The Incabloc shock protection system is the trade name for a spring-loaded system for the jewel bearings which support the balance wheel in a mechanical watch. This is designed to protect the pivots and bearings from damage if the watch is subject to a physical shock, for example, if the watch is dropped.  The Incabloc system was developed in 1934 by Swiss engineers Georges Braunschweig and Fritz Marti, at Universal Escapements, Ltd, in La Chaux-de-Fonds, Switzerland.

The components that support the watch balance wheel are fragile in comparison to the weight they must support. Without shock protection, they are the parts of the watch most likely to be damaged from sudden shock. Before the widespread use of shock protection systems such as Incabloc, broken balance staffs were a common type of damage needing watch repair.

The Incabloc system uses a “lyre-shaped” spring to allow the delicate bearings to shift within their settings during impact until the stronger shoulder of the staff contacts the metal endpiece. This means that the pivots and bearings don’t have to bear the full force of the impact. When the impact is over, the springs guide the components back to their original positions. The staff itself does not move relative to the jewel bearing, but the whole bearing is carried in a metal bushing that is free to move in the metal endpiece, under the control of the spring.

Omega 552 movement.
Omega 552 movement.

Dimensions & dial

The watch measures 33.5mm in diameter excluding the winding crown and the lugs. The case is stainless steel, there is the odd small mark but nothing too serious on the front and sides. There are a few more marks on the case back, but this is to be expected of a vintage watch. The inner case back has the Omega logo and also the case reference 14703 2 SC which is correct for the calibre 552 movement. It has the original signed Omega winding crown. The acrylic lens is in good condition. The signed cream-coloured dial is in excellent condition. The original dial is signed Omega, Geneve and T Swiss Made T.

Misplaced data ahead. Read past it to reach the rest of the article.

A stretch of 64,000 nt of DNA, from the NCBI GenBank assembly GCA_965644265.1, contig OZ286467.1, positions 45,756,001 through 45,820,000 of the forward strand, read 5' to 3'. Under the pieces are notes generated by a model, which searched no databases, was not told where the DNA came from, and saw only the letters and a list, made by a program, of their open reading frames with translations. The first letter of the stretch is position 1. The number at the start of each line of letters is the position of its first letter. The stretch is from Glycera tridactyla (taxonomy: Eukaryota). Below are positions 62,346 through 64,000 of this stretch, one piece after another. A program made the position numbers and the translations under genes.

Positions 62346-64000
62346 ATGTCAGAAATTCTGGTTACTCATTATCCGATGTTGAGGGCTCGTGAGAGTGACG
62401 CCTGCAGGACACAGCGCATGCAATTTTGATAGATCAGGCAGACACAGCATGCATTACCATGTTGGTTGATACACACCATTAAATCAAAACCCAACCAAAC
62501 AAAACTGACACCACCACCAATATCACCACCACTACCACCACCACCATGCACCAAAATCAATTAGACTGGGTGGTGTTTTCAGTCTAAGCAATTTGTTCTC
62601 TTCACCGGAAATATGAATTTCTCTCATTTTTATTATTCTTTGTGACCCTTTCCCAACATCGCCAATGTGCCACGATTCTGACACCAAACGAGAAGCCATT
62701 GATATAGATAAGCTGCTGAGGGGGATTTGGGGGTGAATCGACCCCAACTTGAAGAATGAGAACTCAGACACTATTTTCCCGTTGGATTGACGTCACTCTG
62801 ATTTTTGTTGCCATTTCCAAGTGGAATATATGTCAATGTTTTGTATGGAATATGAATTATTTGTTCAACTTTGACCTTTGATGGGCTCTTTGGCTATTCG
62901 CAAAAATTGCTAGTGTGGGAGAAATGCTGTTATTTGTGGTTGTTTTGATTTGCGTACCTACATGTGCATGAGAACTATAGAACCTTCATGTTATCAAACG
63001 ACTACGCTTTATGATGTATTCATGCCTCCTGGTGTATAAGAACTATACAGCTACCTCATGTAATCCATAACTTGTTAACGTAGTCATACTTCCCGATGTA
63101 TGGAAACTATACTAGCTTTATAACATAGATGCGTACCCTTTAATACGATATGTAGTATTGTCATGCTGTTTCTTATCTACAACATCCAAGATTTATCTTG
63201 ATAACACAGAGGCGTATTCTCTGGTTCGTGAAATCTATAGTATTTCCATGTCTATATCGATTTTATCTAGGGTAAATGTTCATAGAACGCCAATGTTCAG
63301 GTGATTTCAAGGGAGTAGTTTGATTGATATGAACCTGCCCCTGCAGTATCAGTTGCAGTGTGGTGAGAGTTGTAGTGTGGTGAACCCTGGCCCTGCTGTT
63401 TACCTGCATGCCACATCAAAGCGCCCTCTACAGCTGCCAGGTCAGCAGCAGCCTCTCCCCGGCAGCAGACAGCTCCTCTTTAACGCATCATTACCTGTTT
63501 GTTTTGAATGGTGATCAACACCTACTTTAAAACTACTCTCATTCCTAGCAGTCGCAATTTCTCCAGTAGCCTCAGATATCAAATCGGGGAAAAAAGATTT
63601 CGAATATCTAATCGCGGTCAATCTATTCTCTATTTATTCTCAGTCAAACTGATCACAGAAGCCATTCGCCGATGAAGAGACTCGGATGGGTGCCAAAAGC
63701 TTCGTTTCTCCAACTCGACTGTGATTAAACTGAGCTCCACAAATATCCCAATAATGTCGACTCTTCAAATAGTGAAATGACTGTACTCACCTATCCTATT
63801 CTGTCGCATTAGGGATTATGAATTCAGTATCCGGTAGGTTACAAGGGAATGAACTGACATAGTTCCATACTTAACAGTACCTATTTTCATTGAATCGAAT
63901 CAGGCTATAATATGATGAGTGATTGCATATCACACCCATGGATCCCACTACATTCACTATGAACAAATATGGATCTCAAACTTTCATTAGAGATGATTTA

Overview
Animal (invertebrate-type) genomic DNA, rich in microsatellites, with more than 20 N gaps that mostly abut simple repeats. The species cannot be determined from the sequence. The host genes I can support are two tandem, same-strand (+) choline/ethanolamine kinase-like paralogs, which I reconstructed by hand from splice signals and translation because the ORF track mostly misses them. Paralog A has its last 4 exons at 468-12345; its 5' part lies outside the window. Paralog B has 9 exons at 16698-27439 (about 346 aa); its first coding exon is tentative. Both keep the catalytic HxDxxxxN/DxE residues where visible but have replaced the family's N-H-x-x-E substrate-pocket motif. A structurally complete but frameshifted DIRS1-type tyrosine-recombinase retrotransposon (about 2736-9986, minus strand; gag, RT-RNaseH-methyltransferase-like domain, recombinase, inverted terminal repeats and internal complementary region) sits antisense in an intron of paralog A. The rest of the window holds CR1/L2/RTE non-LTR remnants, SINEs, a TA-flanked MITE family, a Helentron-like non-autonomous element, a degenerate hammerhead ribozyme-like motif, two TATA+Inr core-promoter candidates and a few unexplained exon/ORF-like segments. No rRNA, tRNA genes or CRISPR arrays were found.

“T Swiss Made T”

The “Swiss Made” marking indicates that the watch was made in Switzerland under strict terms and conditions. It is a label or brand that represents quality in the global watchmaking industry. It is also a geographical trademark protected under a number of Swiss and international laws and treaties. The “T” on either side of the marking indicates that the luminescence on the dial is triggered by tritium, a radioactive element, reacting with the paint on the hour markers and hands. Originally, this would have allowed users to read the time in the dark. Tritium was used for luminescence from the 1960s until the 1990s. Although not as dangerous as radium, it still exposed users to a radioactive health risk. Today, watch manufacturers typically use non-radioactive luminescent materials such as Super-LumiNova or LumiBrite. These offer similar visibility in the dark without the health risks associated with radioactive substances like tritium.

Tritium has a half-life of about 12.5 years, which means that its radioactivity diminishes by half every 12.5 years. The luminosity of tritium-based luminescent materials typically lasts for around 10 to 20 years before the brightness noticeably diminishes. Any vintage “T Swiss Made T” watches are highly unlikely to show any practical luminescence. Vintage watch collectors, with a preference for originality, generally prefer that the luminescence is not restored.


The watch is keeping excellent time at approximately +20 seconds per day, this is perfectly acceptable for a vintage watch. It is in remarkable condition for a timepiece dating back to the late 1960s. The few markings that it has on the case would be referred to as patina and doesn’t detract from the watch itself. It has an elegant slim-line design which makes it perfectly suitable as a dress watch. This is a vintage watch which would appeal to many collectors. I certainly enjoy wearing this vintage watch on my wrist.

Related content

The official Omega website.

2 thoughts on "Omega Geneve automatic wristwatch, 1968"

  1. Beautiful vintage watch in great condition. It seems like it is running well, +5 secondes a day is great for a vintage watch, in fact its great for most mechanical watches. Enjoy your Omega Geneve vintage watch!

    1. Hi Alan, it is a beautiful vintage watch and running very well. I wear it on rotation and it draws a lot of comments. Thanks for taking the time to comment, Jason